I feel like I need to begin dating, but I’m put off because I’ve seen a lot of people around me lower their expectations and enter immature relationships just for the sake of dating someone. What should I do?
Never Have I Ever Dated
I can’t tell you whether you should date or not, but I can say that you should only do what feels comfortable and a number doesn’t define you as a person.
If you don’t want to lower your expectations for the sake of a relationship, then you don’t have to that. If you want to try something new and see what all the fuss is about, there’s no harm in giving it a go.
We date people to find that someone we enjoy spending time with. If there’s no one at school that you’re interested in dating, then university is a great place to meet new people. You really don’t need to be experienced to enter a relationship, because you will learn what your preferences are when you start. Anyone who worries about other peoples’ dating status has too much time on their hands.
If you do want some advice on how to start dating, I can let you know it’s good to establish a friendship first before entering into a romantic relationship.
Much like friendship, it’s important to have open communication, mutual respect for each other, and also know when to walk away.
At the end of the day, you should spend your time with someone you’re happy to be around, and if it’s not working out, you don’t need to stick around to appear a certain way to certain people.
Also, though, don’t expect that when you do decide to date things will be perfect. I can guarantee they won’t be. You’ll make mistakes, you’ll get hurt, you’ll do things you wish you hadn’t done, and you will pass on things you’ll wish you had done. And that’s all okay and party of life.
Hope you find a conclusion, Friend of a Friend
In my group of friends, some of us are more academically inclined than others, which can make the ones with lower marks feel bad. I want to make sure all my friends feel good about themselves. How do we stop the less academic friends from comparing themselves and feeling like they aren’t good enough?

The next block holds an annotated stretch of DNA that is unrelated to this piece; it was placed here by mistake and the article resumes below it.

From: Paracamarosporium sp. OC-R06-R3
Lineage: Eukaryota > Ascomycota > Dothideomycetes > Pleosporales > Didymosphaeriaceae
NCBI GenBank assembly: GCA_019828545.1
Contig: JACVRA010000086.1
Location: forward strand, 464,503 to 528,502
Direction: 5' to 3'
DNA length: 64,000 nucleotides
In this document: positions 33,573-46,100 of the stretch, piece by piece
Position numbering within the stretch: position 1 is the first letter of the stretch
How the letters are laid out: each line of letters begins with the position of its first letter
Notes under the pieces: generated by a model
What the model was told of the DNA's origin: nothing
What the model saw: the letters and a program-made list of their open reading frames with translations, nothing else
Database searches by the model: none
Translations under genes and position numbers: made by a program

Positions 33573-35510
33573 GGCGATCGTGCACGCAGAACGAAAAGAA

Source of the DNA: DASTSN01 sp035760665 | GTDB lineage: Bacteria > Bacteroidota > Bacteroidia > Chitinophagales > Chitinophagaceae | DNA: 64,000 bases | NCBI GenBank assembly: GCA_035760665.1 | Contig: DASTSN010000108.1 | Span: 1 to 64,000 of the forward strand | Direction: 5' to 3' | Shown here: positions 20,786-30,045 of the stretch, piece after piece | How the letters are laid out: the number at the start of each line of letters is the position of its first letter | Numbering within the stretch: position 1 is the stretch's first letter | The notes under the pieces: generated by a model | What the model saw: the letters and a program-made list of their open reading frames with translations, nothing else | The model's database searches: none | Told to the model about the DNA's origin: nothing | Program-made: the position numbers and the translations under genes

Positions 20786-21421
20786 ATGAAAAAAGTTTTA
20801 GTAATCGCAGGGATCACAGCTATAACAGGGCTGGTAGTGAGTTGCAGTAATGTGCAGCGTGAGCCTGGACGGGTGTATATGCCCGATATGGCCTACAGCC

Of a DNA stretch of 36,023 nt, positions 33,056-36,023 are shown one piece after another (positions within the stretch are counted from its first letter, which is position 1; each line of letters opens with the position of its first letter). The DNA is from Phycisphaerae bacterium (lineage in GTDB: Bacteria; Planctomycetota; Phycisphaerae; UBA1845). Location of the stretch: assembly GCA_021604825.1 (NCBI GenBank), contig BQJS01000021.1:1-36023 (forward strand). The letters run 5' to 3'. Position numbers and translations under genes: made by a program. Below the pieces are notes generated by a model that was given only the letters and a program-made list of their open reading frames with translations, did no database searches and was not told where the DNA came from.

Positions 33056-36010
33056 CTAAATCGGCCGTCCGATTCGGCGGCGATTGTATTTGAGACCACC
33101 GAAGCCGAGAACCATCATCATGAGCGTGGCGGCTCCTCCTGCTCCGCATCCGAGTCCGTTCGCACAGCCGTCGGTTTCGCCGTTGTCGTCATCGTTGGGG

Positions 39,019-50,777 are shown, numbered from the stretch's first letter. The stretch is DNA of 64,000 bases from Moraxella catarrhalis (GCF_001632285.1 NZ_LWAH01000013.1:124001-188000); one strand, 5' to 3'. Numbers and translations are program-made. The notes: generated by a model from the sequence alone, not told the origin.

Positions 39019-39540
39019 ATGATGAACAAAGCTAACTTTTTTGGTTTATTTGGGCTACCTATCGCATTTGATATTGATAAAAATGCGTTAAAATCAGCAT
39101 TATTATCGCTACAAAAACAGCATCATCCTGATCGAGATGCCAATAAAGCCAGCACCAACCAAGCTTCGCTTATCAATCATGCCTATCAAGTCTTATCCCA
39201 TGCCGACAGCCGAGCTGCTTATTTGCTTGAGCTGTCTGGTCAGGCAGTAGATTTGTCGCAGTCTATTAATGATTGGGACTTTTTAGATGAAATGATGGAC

Inclined to be Inclusive
It’s great that you want to make sure everyone is aware of their self worth, and the best way to stop your less academic friends from comparing themselves to others is to celebrate their achievements beyond academics.
Having top marks is not the only way to measure success - they could be amazing at sports, invested in the arts, passionate about social affairs, have a caring personality, or anything in between.
What’s important is that you and your friends acknowledge those things as successes, and congratulate different achievements as highly as you would with someone who aced a test.
If you know one your friends in particular is self conscious about talking about grades, the simplest thing to do is to not discuss results around them. Make sure to also extend help if they say they need it.
It’s important to support your friends, and having a good network of people to rely on will help them feel confident and secure in their friendships, and also help their sense of self.
Keep uplifting those around you! Friend of a Friend
If you have a question you’d like answered (about anything at all), please send an email to [email protected] with “Asking for a Friend” in the subject line. Don’t worry, you will remain anonymous!